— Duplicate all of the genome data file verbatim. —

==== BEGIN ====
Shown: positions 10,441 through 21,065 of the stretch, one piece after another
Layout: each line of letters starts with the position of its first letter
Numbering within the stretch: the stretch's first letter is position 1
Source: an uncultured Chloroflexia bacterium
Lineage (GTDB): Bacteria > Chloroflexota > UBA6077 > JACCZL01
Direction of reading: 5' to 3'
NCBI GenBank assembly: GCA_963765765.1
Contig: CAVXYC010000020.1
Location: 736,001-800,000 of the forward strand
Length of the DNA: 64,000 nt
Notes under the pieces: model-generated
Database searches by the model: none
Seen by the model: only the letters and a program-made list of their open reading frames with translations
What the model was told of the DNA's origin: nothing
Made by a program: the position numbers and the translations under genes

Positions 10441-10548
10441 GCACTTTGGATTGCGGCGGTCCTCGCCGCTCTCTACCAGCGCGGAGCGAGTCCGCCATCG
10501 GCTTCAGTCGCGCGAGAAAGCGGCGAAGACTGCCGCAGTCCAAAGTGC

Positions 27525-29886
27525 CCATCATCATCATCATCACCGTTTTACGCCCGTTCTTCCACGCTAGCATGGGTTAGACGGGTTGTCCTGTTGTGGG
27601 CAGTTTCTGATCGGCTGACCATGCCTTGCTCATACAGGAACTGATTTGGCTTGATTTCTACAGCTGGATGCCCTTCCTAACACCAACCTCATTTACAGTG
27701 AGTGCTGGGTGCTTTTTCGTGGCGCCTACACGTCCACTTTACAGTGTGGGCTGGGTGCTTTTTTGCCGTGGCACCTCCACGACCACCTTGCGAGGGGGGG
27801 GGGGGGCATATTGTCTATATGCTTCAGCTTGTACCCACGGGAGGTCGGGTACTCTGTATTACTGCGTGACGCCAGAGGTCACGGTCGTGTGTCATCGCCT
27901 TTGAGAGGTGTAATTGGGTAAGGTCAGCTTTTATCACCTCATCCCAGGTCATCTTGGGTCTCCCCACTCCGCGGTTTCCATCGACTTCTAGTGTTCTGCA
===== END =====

Shown: positions 10,441 through 21,065 of the stretch, one piece after another
Layout: each line of letters starts with the position of its first letter
Numbering within the stretch: the stretch's first letter is position 1
Source: an uncultured Chloroflexia bacterium
Lineage (GTDB): Bacteria > Chloroflexota > UBA6077 > JACCZL01
Direction of reading: 5' to 3'
NCBI GenBank assembly: GCA_963765765.1
Contig: CAVXYC010000020.1
Location: 736,001-800,000 of the forward strand
Length of the DNA: 64,000 nt
Notes under the pieces: model-generated
Database searches by the model: none
Seen by the model: only the letters and a program-made list of their open reading frames with translations
What the model was told of the DNA's origin: nothing
Made by a program: the position numbers and the translations under genes

Positions 10441-10548
10441 GCACTTTGGATTGCGGCGGTCCTCGCCGCTCTCTACCAGCGCGGAGCGAGTCCGCCATCG
10501 GCTTCAGTCGCGCGAGAAAGCGGCGAAGACTGCCGCAGTCCAAAGTGC

Positions 27525-29886
27525 CCATCATCATCATCATCACCGTTTTACGCCCGTTCTTCCACGCTAGCATGGGTTAGACGGGTTGTCCTGTTGTGGG
27601 CAGTTTCTGATCGGCTGACCATGCCTTGCTCATACAGGAACTGATTTGGCTTGATTTCTACAGCTGGATGCCCTTCCTAACACCAACCTCATTTACAGTG
27701 AGTGCTGGGTGCTTTTTCGTGGCGCCTACACGTCCACTTTACAGTGTGGGCTGGGTGCTTTTTTGCCGTGGCACCTCCACGACCACCTTGCGAGGGGGGG
27801 GGGGGGCATATTGTCTATATGCTTCAGCTTGTACCCACGGGAGGTCGGGTACTCTGTATTACTGCGTGACGCCAGAGGTCACGGTCGTGTGTCATCGCCT
27901 TTGAGAGGTGTAATTGGGTAAGGTCAGCTTTTATCACCTCATCCCAGGTCATCTTGGGTCTCCCCACTCCGCGGTTTCCATCGACTTCTAGTGTTCTGCA